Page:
This leaves only Leavis and Winters standing as the preeminent cult critics of the 20th century. They have in common a finely-honed sense of persecution at the hands of academia. Although Leavis spent most of his career at Cambridge and Winters at Stanford, each considered himself disastrously underappreciated, and with reason. Leavis was well past 40 before he secured a permanent position, despite an impressive list of publications. “They say I have persecution mania,” he remarked. “Comes of being persecuted, you know.” Winters’ plaint at the end of his last book, Forms of Discovery, could serve almost as the cult critic’s motto:

It has been a common practice for years for casual critics to ridicule my students in a parenthesis; this has been an easy way to ridicule me. And the sneer is the easiest of all weapons to employ; it costs the user no labor, no understanding, and I should judge that it raises him in his own estimation. But I think the time has come when my faithful reader may as well face certain facts, no matter how painful the experience: namely, that I know a great deal about the art of poetry, theoretically, historically, and practically; that a great many talented people have come to Stanford to work with me; that I have been an excellent teacher; that six or seven of my former students are among the best poets of this century; that some of these and a few others are distinguished scholars.

Loyalty, clearly, flows top-down as well as bottom-up. Winters was very near death when he wrote this, and it’s true, actually. It’s true! His students included J.V. Cunningham, Edgar Bowers, Thom Gunn, Scott Momaday, and a host of minor figures. Still, your impulse is to close the book out of embarrassment.

Cult leadership is lonely work, and Leavis and Winters were both blessed with helpfully literary wives. Mrs. Winters was Janet Lewis, a distinguished poet and novelist (The Return of Martin Guerre) who didn’t care much for disputation but reliably backed her husband in public. The famously truculent Mrs. Leavis, known to her husband as Trixie, the Leavisites as Queenie, and the reading public as Q.D., was another matter. Her Ph.D. thesis, Fiction and the Reading Public, is still cited today. With her husband, she co-edited Scrutiny, the house organ of the Leavisites, for its entire 20-year run, and she was widely considered the more terrifying of the couple. Truly a match made in — truly a match.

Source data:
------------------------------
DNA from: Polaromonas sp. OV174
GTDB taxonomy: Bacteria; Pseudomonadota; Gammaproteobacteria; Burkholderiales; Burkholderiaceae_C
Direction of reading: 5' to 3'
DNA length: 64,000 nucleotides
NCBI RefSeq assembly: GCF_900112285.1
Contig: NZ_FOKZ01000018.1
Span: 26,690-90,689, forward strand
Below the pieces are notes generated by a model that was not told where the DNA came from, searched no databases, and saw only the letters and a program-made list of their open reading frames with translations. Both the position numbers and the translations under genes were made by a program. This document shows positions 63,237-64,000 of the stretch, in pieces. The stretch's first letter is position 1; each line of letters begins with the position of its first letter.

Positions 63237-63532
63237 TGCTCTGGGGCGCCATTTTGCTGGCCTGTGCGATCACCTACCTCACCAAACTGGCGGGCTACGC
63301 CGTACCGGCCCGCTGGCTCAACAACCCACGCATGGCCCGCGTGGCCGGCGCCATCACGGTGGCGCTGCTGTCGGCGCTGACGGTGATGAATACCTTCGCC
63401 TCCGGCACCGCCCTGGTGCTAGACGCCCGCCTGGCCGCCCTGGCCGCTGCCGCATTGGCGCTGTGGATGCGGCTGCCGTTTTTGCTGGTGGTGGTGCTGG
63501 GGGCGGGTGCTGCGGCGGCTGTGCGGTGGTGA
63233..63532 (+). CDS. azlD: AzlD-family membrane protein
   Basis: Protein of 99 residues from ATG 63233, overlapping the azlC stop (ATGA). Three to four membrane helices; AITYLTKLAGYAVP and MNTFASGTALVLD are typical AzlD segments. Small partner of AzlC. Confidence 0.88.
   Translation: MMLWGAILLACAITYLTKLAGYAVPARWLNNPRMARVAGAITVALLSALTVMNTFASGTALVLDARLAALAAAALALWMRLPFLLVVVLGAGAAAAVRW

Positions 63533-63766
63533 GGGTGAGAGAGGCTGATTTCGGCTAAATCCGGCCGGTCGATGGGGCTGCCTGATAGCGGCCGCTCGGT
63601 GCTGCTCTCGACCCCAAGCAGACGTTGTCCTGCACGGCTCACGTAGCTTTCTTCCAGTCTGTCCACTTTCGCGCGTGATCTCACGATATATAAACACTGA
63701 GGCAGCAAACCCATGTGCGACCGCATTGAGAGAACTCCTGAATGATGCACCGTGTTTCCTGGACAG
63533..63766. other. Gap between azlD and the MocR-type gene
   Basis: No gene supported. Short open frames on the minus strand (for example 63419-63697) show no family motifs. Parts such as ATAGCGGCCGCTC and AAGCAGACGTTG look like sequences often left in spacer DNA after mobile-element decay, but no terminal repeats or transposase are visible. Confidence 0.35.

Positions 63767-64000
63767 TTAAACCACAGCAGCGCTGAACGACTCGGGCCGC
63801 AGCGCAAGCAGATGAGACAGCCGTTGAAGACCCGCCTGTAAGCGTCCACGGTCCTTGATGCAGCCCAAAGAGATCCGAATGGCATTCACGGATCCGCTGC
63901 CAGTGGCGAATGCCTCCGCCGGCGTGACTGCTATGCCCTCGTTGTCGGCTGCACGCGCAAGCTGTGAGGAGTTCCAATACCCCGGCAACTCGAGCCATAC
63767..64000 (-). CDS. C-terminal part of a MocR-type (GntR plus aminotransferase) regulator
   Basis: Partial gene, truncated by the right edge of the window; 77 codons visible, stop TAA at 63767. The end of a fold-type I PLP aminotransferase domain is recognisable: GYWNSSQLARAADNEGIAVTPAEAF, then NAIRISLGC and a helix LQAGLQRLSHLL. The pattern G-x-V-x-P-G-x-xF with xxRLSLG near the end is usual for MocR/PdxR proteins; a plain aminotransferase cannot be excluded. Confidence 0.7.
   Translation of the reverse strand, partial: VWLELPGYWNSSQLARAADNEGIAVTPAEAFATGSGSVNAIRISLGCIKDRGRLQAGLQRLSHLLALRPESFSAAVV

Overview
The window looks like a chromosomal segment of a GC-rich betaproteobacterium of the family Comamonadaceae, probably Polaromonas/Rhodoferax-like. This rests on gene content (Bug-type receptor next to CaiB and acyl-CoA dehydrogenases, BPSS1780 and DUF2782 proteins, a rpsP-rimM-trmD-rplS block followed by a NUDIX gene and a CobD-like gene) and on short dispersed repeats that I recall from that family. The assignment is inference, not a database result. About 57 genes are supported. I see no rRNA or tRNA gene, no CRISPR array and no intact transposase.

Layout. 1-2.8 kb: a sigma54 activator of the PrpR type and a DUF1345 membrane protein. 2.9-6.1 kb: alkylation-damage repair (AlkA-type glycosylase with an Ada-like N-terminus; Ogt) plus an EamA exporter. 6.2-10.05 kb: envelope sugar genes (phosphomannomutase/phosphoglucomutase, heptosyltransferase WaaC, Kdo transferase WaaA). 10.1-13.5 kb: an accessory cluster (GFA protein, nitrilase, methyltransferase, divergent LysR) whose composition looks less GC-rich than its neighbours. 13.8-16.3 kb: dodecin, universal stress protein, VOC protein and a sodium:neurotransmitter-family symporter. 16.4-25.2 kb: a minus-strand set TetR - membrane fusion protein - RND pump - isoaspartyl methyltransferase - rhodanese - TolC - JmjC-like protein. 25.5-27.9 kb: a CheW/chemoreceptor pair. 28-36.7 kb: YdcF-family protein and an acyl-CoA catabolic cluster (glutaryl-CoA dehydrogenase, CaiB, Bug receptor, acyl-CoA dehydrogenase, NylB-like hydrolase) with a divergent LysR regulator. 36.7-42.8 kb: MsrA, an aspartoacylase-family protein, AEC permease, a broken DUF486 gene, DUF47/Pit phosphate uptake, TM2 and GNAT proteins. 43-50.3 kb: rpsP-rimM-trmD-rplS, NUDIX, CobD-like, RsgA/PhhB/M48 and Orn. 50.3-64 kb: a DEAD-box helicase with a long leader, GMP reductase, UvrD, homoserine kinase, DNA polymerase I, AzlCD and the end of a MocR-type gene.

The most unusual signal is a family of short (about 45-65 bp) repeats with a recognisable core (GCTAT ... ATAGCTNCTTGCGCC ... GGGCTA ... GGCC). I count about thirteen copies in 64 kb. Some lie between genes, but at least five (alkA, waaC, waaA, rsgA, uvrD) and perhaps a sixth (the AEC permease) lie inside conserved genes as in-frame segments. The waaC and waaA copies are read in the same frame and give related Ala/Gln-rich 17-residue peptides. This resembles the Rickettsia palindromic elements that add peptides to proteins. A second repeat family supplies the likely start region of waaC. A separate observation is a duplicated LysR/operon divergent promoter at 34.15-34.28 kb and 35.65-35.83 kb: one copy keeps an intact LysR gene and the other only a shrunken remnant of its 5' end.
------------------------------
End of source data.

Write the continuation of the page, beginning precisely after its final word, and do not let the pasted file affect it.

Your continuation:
Now, a confession: I am a Winters cultist myself, as my regular readers will have gathered by now. Winters, too, had his own, more modest version of Scrutiny, a little magazine called The Gyroscope. Four issues, with the approximate production values of a high-school literary magazine of the pre-PC era, were published in 1929 and 1930, and I own, at vast expense, the complete run (cf. cassette tapes).

There is an old Matt Groening cartoon that lists the Six Types of College Professors. One of them is “The One-Idea-To-Explain-Everything Maniac,” and there is a footnote: “Warning: Idea might be true.” So it is with Winters. Poems really are, largely considered, moral judgments about a human experience. Ben Jonson and Greville really are superior to Spenser and Sidney, Wordsworth and Shelley really are bad jokes, and 1700-1850 really is a trough in the history of English and American poetry. I urge any of my readers who have made it this far to go look up his books, especially the omnibus In Defense of Reason and Forms of Discovery; you will learn more about poetry than you ever thought possible.

Leavis, on the other hand, was spotty. He is a sensitive reader, especially of Shakespeare, but a lousy theoretician — “life” can take you only so far — and his considered judgments are unlikely to stand the test of time. (D.H. Lawrence, for the record, was not the greatest novelist of the 20th century. If Lawrence survives for anything, it will be, ironically, a work of criticism, the splenetic curiosity Studies in Classic American Literature.) None of Leavis’s epigones will be remembered. And Leavis, unlike Winters, was no poet himself, and incapable of the close metrical analysis that is one of the distinctive features of Winters’ criticism.

This, for the budding cult critic, is the most inspiring lesson of all. You will need feral energy, a boundless capacity for holding grudges, and barking monomania. What you won’t need, necessarily, is to be a good critic.

(Update: Michael Blowhard comments. And Jim Henley has some especially interesting remarks.)